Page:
by Arshad JilaniCanopus is a bluish-white star, about 300 light years away. This star, the second brightest in the sky after Sirius, became a major focus of my life, thirty-five years ago.
In April, 1977, I moved from the Philadelphia area to Pasadena, CA, to work on assignment with NASA at the Jet Propulsion Laboratory (JPL), from my parent company, General Electric. This was early in my career, where I had been working in GE’s Aerospace Business on missile reentry systems, robotic manipulators, control algorithms for Space Shuttle manipulator prototypes and other such esoterical projects. In the summer of 1976, NASA’s Project Viking, the first successful attempt at soft landings on Mars, had put two Landers on the planet, each with an associated Orbiter. One section of the Viking Flight Team was called the Orbiter Power Analysis Group (OPAG), which was staffed by GE.
I, along with two colleagues from Philadelphia, was asked if I would like to work on the Viking program. All of us, being single and early in our careers, jumped at this unusual opportunity. Upon arrival at JPL, we were each given different assignments in OPAG; mine was to work on the Canopus Trackers of the two Orbiters. As JPL employees, we were also Caltech faculty. We also had to very quickly familiarize ourselves with a million acronyms, as NASA-speak is totally unintelligible without knowing these.
The Canopus Star Tracker (CST) is a small ‘telescope’ mounted on spacecraft to provide orientation to the vehicle by acquiring reference stars during and after planned maneuvers. These trackers are upgraded with the latest optical and electronic technology each time a new spacecraft is launched into space. During maneuvers, a vehicle drifts ever so slightly from its planned trajectory, and without being able to track a specific reference star, it would be very difficult to return the spacecraft to its intended path. The CST is a very sensitive instrument and, like other devices on a spacecraft, degrades over time due to particles settling on the lens and deterioration of its light detectors. The star Canopus, which gives its name to the device, is used to periodically re-calibrate the Tracker and gives us a measure of deterioration of the optics over time.
My task was twofold. First, I had to select the stars to be used for roll reference and secondly, I had to determine the deterioration of the device so that tracking calculations could be upgraded to reflect the lat-est baseline.I had been a casual rooftop astronomer from the age of fifteen, when a friend, whom I met on a visit to Sri Lanka, showed me the fascinating sight of Jupiter and its moons through his six-inch refractor. At eighteen, in my hometown of Peshawar, Pakistan, my mother got me a three-and-a-half-inch Newtonian which I used every evening on the flat roof of our house, which was located in a sparsely populated area, on the edge of town. In those days (the late sixties) you could clearly see the sky at night including the Milky Way and such dim features as the Andromeda Galaxy with the naked eye. This, as in most metropolitan areas of the world, is no longer true.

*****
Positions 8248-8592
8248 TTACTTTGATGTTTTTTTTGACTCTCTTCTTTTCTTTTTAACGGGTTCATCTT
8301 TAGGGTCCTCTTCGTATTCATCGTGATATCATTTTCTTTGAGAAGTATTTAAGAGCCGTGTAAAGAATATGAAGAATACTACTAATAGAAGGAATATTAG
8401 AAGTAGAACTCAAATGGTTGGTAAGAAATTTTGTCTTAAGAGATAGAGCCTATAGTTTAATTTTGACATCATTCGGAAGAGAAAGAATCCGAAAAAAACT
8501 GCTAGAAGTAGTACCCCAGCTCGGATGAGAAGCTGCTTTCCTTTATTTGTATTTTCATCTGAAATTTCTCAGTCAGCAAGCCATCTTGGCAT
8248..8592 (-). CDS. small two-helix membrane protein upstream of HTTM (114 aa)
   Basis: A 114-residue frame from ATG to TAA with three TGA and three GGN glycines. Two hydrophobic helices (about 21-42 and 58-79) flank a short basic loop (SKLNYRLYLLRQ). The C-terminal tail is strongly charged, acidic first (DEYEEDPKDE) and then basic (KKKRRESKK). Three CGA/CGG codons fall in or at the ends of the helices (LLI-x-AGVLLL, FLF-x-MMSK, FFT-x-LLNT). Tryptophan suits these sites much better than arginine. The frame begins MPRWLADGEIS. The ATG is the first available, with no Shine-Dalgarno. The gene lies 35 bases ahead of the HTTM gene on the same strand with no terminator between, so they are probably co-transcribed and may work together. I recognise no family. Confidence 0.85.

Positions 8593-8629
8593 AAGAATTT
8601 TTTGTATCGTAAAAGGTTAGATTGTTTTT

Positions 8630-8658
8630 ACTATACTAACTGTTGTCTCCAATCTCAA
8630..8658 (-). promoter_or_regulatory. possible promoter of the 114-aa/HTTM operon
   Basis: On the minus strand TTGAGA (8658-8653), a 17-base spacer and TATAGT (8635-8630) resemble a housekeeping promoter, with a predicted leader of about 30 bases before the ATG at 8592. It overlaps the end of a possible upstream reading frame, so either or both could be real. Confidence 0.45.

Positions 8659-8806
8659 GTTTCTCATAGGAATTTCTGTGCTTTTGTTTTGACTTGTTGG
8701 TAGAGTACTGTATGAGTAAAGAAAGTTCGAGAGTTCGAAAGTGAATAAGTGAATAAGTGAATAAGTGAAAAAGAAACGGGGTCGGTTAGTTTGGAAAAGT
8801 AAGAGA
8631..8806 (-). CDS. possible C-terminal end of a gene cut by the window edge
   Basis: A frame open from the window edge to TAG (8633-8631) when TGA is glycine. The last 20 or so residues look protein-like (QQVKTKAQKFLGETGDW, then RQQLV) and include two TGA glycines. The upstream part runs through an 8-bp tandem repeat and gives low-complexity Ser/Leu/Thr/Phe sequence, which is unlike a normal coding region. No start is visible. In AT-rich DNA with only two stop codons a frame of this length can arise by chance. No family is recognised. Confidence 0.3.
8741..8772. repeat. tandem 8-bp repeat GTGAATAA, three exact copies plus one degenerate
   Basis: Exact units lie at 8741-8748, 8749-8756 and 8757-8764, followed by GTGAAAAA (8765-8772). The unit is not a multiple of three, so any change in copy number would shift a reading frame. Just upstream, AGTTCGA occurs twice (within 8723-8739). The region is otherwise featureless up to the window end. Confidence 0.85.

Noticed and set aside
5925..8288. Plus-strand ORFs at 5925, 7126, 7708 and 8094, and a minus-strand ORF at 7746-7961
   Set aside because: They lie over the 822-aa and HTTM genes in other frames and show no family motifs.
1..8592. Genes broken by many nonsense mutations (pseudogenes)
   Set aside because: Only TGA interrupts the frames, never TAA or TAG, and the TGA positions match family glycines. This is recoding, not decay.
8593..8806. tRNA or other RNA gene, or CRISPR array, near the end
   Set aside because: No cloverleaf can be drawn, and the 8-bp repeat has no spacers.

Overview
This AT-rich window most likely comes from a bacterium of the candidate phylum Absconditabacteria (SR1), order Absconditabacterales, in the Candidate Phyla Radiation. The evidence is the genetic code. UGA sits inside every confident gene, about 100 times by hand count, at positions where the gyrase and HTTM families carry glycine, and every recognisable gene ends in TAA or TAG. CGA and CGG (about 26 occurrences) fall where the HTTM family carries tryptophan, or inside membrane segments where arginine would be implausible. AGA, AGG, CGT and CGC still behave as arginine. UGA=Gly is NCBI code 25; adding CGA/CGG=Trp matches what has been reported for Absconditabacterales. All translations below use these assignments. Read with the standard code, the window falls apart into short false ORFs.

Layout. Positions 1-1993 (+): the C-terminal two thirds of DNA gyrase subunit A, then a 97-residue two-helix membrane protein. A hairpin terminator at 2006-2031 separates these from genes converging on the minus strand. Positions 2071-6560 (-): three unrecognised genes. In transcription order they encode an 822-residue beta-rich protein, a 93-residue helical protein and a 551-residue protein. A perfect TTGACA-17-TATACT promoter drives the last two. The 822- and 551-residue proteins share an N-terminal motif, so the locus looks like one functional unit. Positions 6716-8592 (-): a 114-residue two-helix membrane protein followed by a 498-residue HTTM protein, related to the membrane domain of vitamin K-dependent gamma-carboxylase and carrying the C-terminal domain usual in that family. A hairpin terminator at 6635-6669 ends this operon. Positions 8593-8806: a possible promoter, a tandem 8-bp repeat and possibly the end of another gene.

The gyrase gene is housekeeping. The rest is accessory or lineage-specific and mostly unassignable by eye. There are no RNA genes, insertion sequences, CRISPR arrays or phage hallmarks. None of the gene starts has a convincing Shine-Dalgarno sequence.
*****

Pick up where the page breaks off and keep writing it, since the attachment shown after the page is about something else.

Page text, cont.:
My knowledge of the stars made my task at JPL much easier than it might have been. I had to look at many factors to determine which star to recommend as a reference before a maneuver could take place. One of the major challenges was that during a maneuver, we had to avoid any star that might enter Mars Straylight. Mars Straylight refers to unwanted light that could enter the CST from the surface of Mars or due to the proximity of sunlight during maneuvers. A lot of time was spent finding ‘bright’ stars that would remain in the ‘dark’ throughout and immediately after the maneuver. After pouring over printouts of star intensities and Mars Straylight maps I would select the reference star to be used. Each week, I would provide my selection by Tuesday, which, along with maneuver commands, would be uplinked to the Orbiter on Wednesday. Typical maneuvers included thematic mapping of the Mars surface, picture taking, etc. Maneuver results would be received at JPL by Thursday. These results would be reviewed on Friday along with requests for the next week’s maneuvers, and the cycle would be repeated all over again. The data received from maneuvers was reviewed, each week, by several astronomers such as Carl Sagan and others, to determine the next steps.
One time we were having a hard time finding a satisfactory star because Jupiter kept popping into the Tracker’s field of view. I suggested using Jupiter instead of fighting it, due to the short length of the maneuver, and to my surprise, my suggestion was accepted and it was added to the list of reference ‘stars’ for space missions.
With my knowledge of robotics, I also worked, informally, with the Viking Lander team on tricky problems that would arise from time to time with the robotic arms on the Landers. I also got to know some of the leading experts in robotics, who were at JPL at the time, and was able to participate in discussions of future planetary rovers.
While working on Viking, we received a letter of congratulations from President Jimmy Carter and the prestigious NASA Goddard Award.
I made many friends among the Viking Mars community and joined the JPL Ski Club. In addition, I was able to visit Mt. Wilson Observatory a number of times to satisfy any observational desires.
This experience, working across so many disparate teams, had a major impact on my successful thirty-seven year career in GE, spanning many countries in Europe and Asia, and was extremely rewarding for my family also, who moved with me on several of my assignments.